Watch videos with subtitles in your language, upload your videos, create your own subtitles! Click here to learn more on "how to Dotsub"

Hubblecast 08: A step closer to our origin

0 (0 Likes / 0 Dislikes)
By scrutinising the Hubble Ultra Deep field – the deepest image of the sky ever made – the NASA/ESA Hubble Space Telescope and the NASA Spitzer Space Telescope have joined forces to discover nine of the smallest, faintest, most compact galaxies ever observed in the distant Universe. This is the Hubblecast! News and Images from the NASA/ESA Hubble Space Telescope. Travelling through time and space with our host Doctor J a.k.a. Dr Joe Liske. Hello and welcome to the Hubblecast! One of the most fundamental questions that we all ask – astronomers and laypersons alike – is: where do we come from? Now we, the Earth, the Sun and the rest of the Solar System, are all part of the Milky Way Galaxy, and so the question of our origin is closely linked to the birth and evolution of galaxies. Now, the Spitzer and Hubble Space Telescopes have joined forces to discover nine of the faintest, youngest and most compact galaxies ever observed in the distant Universe. Conventional theories of galaxy evolution predict that small galaxies in the early Universe evolved into the massive galaxies of today by merging together. The newly found young galaxies offer important new insights into the Universe’s formative period, just one billion years after the Big Bang. Hubble has detected sapphire blue stars residing within the nine pristine galaxies. Although they are glowing with the light of millions of stars, each of the newly discovered galaxies is actually a hundred to a thousand times fainter than our own Milky Way. Now usually, smaller things in space tend to be less interesting to astronomers than the larger ones, but in this case it’s the opposite. Three of the new galaxies appear to be slightly disrupted – instead of being shaped like rounded blobs, they appear to be stretched into tadpole-like shapes. Now this is a sign that they may be interacting and merging with neighbouring galaxies to form larger, cohesive structures, just as predicted by theory. The galaxies were observed in the Hubble Ultra Deep Field with Hubble’s Advanced Camera for Surveys and the Near Infrared and Multi-Object Spectrometer as well as Spitzer’s Infrared Array Camera and the European Southern Observatory’s Infrared Spectrometer and Array Camera. In today’s Hubblecast we have a special guest, Dr Martin Kümmel, from the European Hubble group in Munich. Welcome Martin. Hello Dr J! Now you and your colleagues are responsible for the particular instrument mode on Hubble that was used by the scientists. Can you tell us a little bit about that? The so-called Grism mode in the Advanced Camera for Surveys spreads the different colours emitted by the galaxies into short “trails”. This is an example of such a grism. One can see the rainbow colours as the light is spread out. So how was that used by the scientists? Well, the analysis of these short trails allows the detection of emission from glowing hydrogen gas, giving the distance as well as an estimate of the rate at which stars are formed. But could that not be done in a different way? Finely analysing such small and faint galaxies at such a great distance is at the very limit of the capabilities of the most powerful telescopes. The grisms onboard Hubble are the only instruments that can make this kind of discovery. By finding these nine tiny and exceedingly faint galaxy building blocks we followed another branch of our Galactic family tree and moved a small, but important, step closer to understanding our cosmic roots. We already know about the existence of much more massive – and therefore considerably brighter – galaxies at similarly great distances. How these monsters were assembled so quickly after the Big Bang remains a real puzzle for astronomers. But that is a story for another day... With the small galaxy building blocks we are basically witnessing galaxy formation in action. Something that is important if we want to understand our origin on the cosmic scale. This is Dr J signing off for the Hubblecast. Once again nature has surprised us beyond our wildest imagination … Hubblecast is produced by ESA/Hubble at the European Southern Observatory in Germany. The Hubble mission is a project of international cooperation between NASA and the European Space Agency.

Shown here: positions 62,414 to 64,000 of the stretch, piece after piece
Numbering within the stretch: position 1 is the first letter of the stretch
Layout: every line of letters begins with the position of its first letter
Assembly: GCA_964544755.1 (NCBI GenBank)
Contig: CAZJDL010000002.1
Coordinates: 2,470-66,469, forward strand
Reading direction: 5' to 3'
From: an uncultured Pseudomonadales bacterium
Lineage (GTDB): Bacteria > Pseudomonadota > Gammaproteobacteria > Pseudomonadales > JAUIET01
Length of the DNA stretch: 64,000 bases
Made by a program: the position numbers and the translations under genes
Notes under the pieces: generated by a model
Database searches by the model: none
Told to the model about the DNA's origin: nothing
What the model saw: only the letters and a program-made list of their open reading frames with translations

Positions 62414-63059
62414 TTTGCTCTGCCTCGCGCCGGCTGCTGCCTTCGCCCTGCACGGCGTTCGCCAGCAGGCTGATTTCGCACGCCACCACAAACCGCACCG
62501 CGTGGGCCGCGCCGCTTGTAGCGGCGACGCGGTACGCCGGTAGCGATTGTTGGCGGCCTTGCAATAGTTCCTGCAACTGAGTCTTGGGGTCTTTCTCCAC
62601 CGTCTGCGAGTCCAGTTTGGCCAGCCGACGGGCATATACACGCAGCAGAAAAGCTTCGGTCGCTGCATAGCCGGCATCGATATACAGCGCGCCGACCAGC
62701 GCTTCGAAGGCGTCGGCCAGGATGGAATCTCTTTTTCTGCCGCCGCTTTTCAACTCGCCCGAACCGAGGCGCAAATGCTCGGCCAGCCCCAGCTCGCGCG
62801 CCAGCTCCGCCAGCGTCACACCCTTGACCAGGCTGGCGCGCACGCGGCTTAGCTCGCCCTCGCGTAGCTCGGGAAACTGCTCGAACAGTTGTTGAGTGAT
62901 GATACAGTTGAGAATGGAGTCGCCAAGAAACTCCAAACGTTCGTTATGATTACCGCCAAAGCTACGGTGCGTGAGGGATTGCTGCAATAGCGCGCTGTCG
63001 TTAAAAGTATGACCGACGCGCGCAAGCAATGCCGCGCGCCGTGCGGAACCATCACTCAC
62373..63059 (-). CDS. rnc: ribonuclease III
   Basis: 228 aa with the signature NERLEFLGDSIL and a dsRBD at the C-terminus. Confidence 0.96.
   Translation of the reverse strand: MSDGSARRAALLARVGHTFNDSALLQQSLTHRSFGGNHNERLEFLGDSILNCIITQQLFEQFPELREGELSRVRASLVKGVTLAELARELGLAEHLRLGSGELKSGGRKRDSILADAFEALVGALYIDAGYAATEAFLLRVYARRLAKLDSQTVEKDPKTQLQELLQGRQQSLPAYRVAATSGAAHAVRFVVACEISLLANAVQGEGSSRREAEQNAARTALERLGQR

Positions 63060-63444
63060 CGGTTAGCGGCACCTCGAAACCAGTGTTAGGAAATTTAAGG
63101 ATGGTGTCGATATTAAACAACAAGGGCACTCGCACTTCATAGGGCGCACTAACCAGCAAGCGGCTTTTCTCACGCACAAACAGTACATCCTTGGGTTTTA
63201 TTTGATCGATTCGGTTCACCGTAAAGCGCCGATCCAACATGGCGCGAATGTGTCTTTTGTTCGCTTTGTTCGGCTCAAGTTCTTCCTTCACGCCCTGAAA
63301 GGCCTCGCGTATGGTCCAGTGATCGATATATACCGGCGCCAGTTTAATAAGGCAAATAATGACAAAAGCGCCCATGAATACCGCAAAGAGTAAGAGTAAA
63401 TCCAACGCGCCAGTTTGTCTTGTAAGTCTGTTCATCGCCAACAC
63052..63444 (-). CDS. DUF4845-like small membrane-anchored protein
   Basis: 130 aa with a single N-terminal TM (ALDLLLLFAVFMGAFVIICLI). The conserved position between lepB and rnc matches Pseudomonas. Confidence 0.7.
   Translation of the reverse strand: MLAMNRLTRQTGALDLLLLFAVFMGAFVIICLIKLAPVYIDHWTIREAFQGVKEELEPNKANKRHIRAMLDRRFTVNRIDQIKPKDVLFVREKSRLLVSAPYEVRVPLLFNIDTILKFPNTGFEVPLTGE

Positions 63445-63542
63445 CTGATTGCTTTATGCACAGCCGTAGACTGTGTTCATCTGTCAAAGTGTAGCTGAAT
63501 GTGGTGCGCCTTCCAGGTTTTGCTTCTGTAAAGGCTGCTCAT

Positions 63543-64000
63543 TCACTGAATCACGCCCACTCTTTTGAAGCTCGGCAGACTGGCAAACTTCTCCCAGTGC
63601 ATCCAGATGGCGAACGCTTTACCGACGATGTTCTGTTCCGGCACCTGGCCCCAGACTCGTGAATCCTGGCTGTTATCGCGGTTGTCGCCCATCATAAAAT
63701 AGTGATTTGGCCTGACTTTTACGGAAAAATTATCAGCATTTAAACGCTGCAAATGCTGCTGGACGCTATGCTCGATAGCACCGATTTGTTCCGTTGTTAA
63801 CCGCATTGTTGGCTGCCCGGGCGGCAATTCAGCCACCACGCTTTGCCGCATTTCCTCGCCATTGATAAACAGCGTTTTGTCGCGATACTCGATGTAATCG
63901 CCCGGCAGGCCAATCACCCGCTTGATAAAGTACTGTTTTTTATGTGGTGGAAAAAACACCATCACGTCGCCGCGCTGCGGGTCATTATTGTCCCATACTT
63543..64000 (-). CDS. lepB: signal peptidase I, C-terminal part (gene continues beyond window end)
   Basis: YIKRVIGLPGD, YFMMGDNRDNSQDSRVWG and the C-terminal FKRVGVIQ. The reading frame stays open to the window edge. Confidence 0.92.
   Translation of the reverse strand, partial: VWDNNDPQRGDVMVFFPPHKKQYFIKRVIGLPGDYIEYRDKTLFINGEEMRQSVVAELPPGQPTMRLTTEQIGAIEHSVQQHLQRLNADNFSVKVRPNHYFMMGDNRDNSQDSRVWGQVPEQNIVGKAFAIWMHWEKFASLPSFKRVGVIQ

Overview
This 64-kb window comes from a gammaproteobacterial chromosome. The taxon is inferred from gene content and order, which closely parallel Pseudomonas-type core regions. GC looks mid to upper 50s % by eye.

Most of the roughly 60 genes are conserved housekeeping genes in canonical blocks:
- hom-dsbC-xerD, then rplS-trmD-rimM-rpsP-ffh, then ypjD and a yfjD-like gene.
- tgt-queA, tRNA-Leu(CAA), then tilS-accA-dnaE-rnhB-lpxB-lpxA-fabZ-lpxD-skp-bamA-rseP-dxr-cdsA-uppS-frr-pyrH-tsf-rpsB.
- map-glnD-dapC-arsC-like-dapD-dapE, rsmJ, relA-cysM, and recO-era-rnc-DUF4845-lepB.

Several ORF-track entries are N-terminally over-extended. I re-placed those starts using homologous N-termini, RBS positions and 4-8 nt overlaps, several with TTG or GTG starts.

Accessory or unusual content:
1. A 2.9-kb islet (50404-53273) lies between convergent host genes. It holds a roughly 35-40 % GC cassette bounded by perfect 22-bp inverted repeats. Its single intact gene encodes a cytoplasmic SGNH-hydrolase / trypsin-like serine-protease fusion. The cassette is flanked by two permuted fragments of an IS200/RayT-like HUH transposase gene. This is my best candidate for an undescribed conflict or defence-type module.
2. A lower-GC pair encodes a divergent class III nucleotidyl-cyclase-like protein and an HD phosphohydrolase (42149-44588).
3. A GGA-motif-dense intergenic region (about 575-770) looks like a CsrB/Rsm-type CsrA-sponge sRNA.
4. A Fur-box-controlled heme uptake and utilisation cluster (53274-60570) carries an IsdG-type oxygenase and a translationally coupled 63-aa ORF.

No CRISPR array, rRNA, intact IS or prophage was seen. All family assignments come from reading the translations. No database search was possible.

Video Details

Duration: 4 minutes and 58 seconds
Country: Germany
Language: English
Producer: Lars Lindberg Christensen
Director: Lars Lindberg Christensen
Views: 125
Posted by: esahubble on Feb 25, 2010

By scrutinising the Hubble Ultra Deep field - the deepest image of the sky ever made - the NASA/ESA Hubble Space Telescope and the NASA Spitzer Space Telescope have joined forces to discover nine of the smallest, faintest, most compact galaxies ever observed in the distant Universe.

More information and credits here: http://www.spacetelescope.org/videos/html/heic0714a.html

Caption and Translate

    Sign In/Register for Dotsub to translate this video.